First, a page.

“When we (the senior Crosbys) moved here from Spokane, I brought some of his swimming medals I’d found which he won when he was 12 or 14. He was tickled to death because he could show them to Dick Arlen. You’d think those two were the biggest liars on earth when they get to bragging about what they to be at least 150 years old to have done all they claim.”
SIX of the Crosby’s seven children were born on the west coast. Lawrence (called Larry), with the second son, Everett, and H. L. Crosby, sr., are the officers, directors and stockholders of the firm of Bing Crosby, Inc. Ltd. The third son, Ted (christened Edward John), still lies in Spokane; he paired Bing’s twin boys with twin girls. Bing came next, then Catherine, Mary, Rose and Bob, whose orchestra is adding to the Crosby fame.
The family moved from Tacoma to Spokane when Bing was 3 and they needed the four bedrooms and sleeping porch that were in the big house just off the Gonzaga university campus. Mrs. Crosby is still unreconciled to the loss of her huge cellar, despite her pretty new house in the Toluca Lake district in Hollywood.
“It was one of the most important rooms, and the bigger your basement, the better your house was,” she said “We had to have room. And I never knew how many extra I’d have for meals or how many would come downstairs in the morning.”
“I’m old-fashioned in some things,” she said, but with no apology in her tone, “and one of them has always been waiting to know where my children are at night. Ours were always at home, except when they were given special permission to spend the night at a friend’s where I knew the mother was as careful as I was. We kept sort of open house and the children were free to bring their friends any time they pleased.”
WHEN people say that Bing doesn’t know anything about music and hint that he can’t even read it, his mother remembers the Sunday nights the family gathered around the piano.
“We had all the musical instruments and the whole family sang,” she said. “Harry studied with a very good teacher for two years and sang in several concerts. That was when he was still in knee-pants and even then he had an outstanding voice. But we decided it was time to stop right then, if he was going to have a good voice later on.”
“He played the drums then and when he organized his own band in college he began sing again you remember, the drummer nearly always was the vocalist, too, in those days? Then the biggest theater in town hired him to sing in the evenings. They had a trio and he made the fourth for a quartet. They put on sketches and little skits and Harry always had the comedy parts. He could always get a laugh, he can now when he wants to in a crowd, but he never clowns at home.”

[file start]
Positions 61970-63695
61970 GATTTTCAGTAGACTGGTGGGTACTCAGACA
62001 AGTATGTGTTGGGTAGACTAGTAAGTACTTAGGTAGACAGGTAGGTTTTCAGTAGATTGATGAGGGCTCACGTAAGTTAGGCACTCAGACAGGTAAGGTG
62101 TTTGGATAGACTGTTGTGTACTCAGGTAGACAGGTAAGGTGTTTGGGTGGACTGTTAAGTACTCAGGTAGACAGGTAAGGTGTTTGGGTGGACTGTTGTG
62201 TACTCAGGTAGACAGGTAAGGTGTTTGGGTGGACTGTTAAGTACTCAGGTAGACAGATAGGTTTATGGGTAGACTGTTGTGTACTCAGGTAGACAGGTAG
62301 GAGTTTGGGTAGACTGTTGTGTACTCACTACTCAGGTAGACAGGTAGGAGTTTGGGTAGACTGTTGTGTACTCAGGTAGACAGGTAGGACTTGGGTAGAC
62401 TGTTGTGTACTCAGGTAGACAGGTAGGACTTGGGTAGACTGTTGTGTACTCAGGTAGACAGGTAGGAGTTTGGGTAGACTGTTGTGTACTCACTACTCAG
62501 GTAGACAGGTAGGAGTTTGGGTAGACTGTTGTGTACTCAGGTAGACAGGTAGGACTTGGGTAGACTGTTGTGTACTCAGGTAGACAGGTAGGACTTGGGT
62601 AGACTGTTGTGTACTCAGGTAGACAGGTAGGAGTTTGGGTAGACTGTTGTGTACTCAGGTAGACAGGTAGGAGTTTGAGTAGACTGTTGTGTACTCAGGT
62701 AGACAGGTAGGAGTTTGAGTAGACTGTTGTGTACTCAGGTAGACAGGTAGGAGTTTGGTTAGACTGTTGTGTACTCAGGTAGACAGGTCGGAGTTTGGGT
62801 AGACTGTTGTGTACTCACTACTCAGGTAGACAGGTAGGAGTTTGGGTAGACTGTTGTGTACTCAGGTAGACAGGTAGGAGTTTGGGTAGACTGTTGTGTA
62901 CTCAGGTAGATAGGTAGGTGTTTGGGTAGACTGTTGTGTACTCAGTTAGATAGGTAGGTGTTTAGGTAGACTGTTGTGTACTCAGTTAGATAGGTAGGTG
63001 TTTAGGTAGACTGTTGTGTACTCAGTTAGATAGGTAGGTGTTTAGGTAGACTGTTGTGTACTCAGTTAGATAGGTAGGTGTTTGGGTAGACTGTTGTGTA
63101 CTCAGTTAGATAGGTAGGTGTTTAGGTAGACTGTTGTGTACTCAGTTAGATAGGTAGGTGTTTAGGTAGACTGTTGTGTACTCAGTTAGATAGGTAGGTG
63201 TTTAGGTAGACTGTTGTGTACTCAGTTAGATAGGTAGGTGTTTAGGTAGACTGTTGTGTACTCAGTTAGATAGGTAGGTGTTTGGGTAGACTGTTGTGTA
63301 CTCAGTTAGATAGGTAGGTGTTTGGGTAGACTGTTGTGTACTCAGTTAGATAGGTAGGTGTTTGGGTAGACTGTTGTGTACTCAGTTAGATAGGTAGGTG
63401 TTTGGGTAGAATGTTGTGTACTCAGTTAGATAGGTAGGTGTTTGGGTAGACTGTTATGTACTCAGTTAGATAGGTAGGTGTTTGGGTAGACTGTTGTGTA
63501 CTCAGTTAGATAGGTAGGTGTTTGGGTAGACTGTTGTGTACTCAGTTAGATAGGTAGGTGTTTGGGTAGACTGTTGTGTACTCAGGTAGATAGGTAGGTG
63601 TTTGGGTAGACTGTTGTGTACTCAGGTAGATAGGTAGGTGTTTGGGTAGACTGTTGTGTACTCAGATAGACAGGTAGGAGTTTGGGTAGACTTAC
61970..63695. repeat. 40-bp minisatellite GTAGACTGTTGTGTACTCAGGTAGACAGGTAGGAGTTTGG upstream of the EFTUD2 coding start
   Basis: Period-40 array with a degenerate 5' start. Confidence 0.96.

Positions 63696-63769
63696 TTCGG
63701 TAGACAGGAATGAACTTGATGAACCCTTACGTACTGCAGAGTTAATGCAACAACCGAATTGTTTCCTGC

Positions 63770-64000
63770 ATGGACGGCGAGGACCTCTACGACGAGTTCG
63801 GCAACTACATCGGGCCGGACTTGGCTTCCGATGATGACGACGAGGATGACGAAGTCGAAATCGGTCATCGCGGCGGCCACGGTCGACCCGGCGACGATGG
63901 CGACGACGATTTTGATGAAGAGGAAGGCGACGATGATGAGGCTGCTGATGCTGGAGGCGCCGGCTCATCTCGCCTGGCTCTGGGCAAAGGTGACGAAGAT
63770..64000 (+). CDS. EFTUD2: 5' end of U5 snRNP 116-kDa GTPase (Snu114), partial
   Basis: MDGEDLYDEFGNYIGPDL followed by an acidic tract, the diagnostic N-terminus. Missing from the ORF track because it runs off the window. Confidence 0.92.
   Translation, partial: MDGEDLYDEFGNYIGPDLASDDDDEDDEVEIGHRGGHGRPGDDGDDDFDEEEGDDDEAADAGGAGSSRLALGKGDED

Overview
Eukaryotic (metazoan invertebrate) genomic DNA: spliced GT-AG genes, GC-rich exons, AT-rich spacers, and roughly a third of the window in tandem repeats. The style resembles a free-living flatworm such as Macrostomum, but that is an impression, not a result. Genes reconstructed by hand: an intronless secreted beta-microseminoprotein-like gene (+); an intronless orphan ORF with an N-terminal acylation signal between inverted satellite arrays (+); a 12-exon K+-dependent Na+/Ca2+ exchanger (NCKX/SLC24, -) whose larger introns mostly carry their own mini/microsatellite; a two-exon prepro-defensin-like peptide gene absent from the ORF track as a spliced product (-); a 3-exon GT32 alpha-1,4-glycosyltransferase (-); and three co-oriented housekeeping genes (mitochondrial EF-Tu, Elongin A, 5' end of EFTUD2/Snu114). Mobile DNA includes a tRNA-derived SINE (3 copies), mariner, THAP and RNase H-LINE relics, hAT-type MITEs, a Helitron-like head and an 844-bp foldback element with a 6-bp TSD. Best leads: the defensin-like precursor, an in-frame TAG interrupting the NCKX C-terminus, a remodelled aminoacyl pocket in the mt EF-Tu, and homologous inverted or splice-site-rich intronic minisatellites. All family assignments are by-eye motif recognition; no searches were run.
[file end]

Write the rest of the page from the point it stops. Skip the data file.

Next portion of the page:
“I guess you know the real about his singing,” she concluded. “It’s been told so many times.”
It is a familiar story to Bing’s fans how he and AJ Rinker, a college chum who played the piano, toured the vaudeville and night clubs, finally attracting the attention of Paul Whiteman who signed them for band. Harry Barris, another vocalist, shortly after made the trio that comprised Whiteman’s Rhythm Boys for three years.
After the picture, “King of Jazz.” Crosby began to make a name for himself: best-selling records and a dozen talkies paved the way to radio.
HE WAS a little stubborn lately about Paramount’s changing the name of his current picture from “The Badge of Policeman O’Roon” to “Doctor Rhythm.” Crosby thought it might be a crack at his recently awarded degree of doctor of philosophy in music, which Gonzaga university conferred on him last October.
“He was really proud of that,” his mother said. “He told me he had a hard time to keep from crying a couple of times when they were giving him the degree. And he was awfully pleased with the football blanket. That was the first time they’d ever given one to anybody who wasn’t on the team.”
It is not generally known in Hollywood, though the Spokane papers carried the story, that Bing footed the bill for his heine-town celebration. He spent about $5,000 to take all his entertainers with him, to show the homefolk a big time and went to great trouble arranging the radio program to be broadcast from Gonzaga.
The $20,000 that he collected in admissions to the broadcast was given immediately to the university.
Neither Bing nor his mother had a single word to say about any of this; it is one of the many unpublicized generosities that make him so universally liked.
Though he was justifiably proud of the degree, he told Spokane interviewers, “I was lucky, that’s all.”
“He’s that way about everything,” his mother said.
<Bing, age 1 year, with mother>
<As a Whiteman rhythm boy>
<With Gary Erans Crosby, his eldest son>
<Mrs. Bing and tocms>
<As attractive couple, these Crosbys>